|Birth name||Eumir Deodato de Almeida|
|Also known as||Deodato|
|Born||22 June 1942|
Rio de Janeiro, Brazil
|Genres||Pop, rock, R&B, Brazilian jazz, Latin|
|Labels||CTI, MCA, Warner Bros.|
|Associated acts||Kool & the Gang|
Eumir Deodato de Almeida (Brazilian Portuguese: [ẽʊ̃ˈmiχ deoˈdatu]; born 22 June 1942) is a Brazilian pianist, composer, arranger, and record producer, primarily in jazz but who has been known for his eclectic melding of genres, such as pop, rock, disco, rhythm and blues, classical, Latin and bossa nova.
Deodato has been nominated for three Grammy Awards, winning the 1974 Grammy Award for Best Pop Instrumental Performance for "Also Sprach Zarathustra (2001)". His more than 500 works as a producer and arranger include Kool & the Gang's hits "Celebration", "Ladies' Night", and "Too Hot".
Deodato began his musical life on accordion when he was 12 years old, then piano two years later. He studied orchestration, conducting, and arranging. He played bossa nova in bands with Durval Ferreira and Roberto Menescal, then formed his own band with Menescal in 1962.
Deodato often plays the Fender Rhodes electric piano. He became successful as a keyboard player in the 1970s. Since then, he has produced and arranged music on more than 500 albums for artists such as Kool and the Gang, Con Funk Shun, Björk, Christophe, and k.d. lang. Guitarist John Tropea and flautist Hubert Laws appeared on his early albums.
Prelude, his first album in the U.S., was released in 1973. This album was crossover music style that attracted a large audience and was produced by Creed Taylor for his label, CTI. The album sold five million copies and earned Deodato the 1974 Grammy Award for Best Pop Instrumental Performance for the track Also Sprach Zarathustra (2001), as well as a Grammy nomination for Best New Artist.
His second album, Deodato 2, reached number 19 on the Billboard album chart, while the single "Rhapsody in Blue" reached No. 41 on the Billboard Hot 100 in 1973. His interpretation of Pavane pour une infante défunte ("Pavane for a Dead Princess") by Maurice Ravel was used in the 1970s by an Australian television station as background music.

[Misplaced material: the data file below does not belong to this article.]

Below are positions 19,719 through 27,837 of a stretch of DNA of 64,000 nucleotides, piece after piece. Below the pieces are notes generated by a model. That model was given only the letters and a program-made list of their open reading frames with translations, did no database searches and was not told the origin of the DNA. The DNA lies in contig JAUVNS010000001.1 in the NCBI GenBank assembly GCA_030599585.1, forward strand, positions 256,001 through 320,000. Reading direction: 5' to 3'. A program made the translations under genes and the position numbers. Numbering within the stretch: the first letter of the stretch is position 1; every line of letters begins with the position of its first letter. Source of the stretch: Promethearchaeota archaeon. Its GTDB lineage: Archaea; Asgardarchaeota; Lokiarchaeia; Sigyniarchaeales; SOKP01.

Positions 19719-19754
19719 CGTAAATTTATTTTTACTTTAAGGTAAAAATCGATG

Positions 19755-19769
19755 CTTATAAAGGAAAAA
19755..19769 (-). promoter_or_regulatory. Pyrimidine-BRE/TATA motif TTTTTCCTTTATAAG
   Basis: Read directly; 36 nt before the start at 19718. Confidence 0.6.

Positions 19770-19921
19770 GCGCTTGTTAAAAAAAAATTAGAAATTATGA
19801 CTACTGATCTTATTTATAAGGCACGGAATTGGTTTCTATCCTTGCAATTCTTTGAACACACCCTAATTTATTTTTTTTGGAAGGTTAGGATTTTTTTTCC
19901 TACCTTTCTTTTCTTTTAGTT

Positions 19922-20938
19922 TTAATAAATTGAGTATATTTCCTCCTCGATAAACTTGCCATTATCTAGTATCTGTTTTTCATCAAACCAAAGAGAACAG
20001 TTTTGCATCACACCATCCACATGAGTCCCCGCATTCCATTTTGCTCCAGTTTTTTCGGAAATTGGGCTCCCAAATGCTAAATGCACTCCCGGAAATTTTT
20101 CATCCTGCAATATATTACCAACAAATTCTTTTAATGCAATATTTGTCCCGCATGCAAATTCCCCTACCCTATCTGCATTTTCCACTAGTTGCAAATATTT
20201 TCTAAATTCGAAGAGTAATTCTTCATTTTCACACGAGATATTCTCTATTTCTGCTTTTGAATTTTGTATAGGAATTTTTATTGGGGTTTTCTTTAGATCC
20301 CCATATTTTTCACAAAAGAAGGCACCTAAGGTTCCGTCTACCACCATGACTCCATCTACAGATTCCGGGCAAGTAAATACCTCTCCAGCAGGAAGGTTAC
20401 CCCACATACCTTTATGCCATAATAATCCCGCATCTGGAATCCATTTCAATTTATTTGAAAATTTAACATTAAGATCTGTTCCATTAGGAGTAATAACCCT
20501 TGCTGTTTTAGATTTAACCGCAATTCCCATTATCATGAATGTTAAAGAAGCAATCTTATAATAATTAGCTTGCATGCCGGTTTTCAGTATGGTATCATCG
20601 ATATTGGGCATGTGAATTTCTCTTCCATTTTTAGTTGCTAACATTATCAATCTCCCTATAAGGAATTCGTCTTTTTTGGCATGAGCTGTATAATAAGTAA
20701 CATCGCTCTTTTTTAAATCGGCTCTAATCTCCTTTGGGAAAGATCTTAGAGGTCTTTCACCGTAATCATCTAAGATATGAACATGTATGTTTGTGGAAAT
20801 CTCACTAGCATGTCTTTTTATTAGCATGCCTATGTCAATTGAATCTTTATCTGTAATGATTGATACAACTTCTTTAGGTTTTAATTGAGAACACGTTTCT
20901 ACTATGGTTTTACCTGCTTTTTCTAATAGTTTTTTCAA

In 1978, he had an orchestral hit with Whistle Bump from the LP called Love Island. The track promoted the widespread use of whistles in nightclubs at the time. However, his popularity in the discos was solidified when he released the 1979 single "Night Cruiser", from the album of the same name, which earned him a third Grammy nomination for Best R&B Instrumental Performance. Deodato continued recording through the 1980s. In 1985, he had two hits, "S.O.S., Fire in the Sky" and "Are You For Real", on the Billboard magazine Top 20 Dance chart.
Since the 1960s, Deodato has been in demand as a producer and arranger. He has worked on more than 500 albums, and fifteen have reached platinum status as defined by the RIAA.
In the early 1960s, he worked as a freelance arranger for Odeon Records. He wrote arrangements for Wilson Simonal, Marcos Valle, and for his debut album, Inútil Paisagem (1964), which was dedicated to the work of Antônio Carlos Jobim and recorded in Rio when Deodato was twenty-two. Jobim praised him in the album's liner notes. Deodato played piano alongside guitarists Oscar Castro-Neves and Roberto Menescal. He has been credited for helping to start the career of Milton Nascimento. He was part of a committee tasked with choosing songs for a festival, and Deodato chose three by Nascimento.
He moved to New York City in 1967 to work with guitarist Luiz Bonfá and vocalist Astrud Gilberto. He met record producer Creed Taylor, who hired him to write arrangements for musicians at CTI Records. This included Tony Bennett, Frank Sinatra and Paul Desmond. Deodato worked with Joao Donato (1970), Youg, Holt Unlimited (1973) and Luiz Bonfá (1973) also. He had other collaborations, including producing Kool and the Gang from the late 70s to the early 80s, the first solo album by Kevin Rowland of Dexys Midnight Runners in 1988, and arranging Bjork's albums Post, Telegram and Homogenic. For his Love Island album, Deodato co-wrote the song "Tahiti Hut" with Maurice White. "Tahiti Hut", with lyrics written for it afterwards, was recorded by the band Switch with guest vocals by Jermaine Jackson.
Deodato wrote scores for the films The Gentle Rain (1966), The Black Pearl (1977), The Onion Field (1979) and Bossa Nova (2000).
With Luiz Bonfa
With Astrud Gilberto
With Antonio Carlos Jobim
With Kool & the Gang
With Ithamara Koorax
With Roberto Menescal
With Milton Nascimento
With Brenda K. Starr
With Stanley Turrentine
With Marcos Valle
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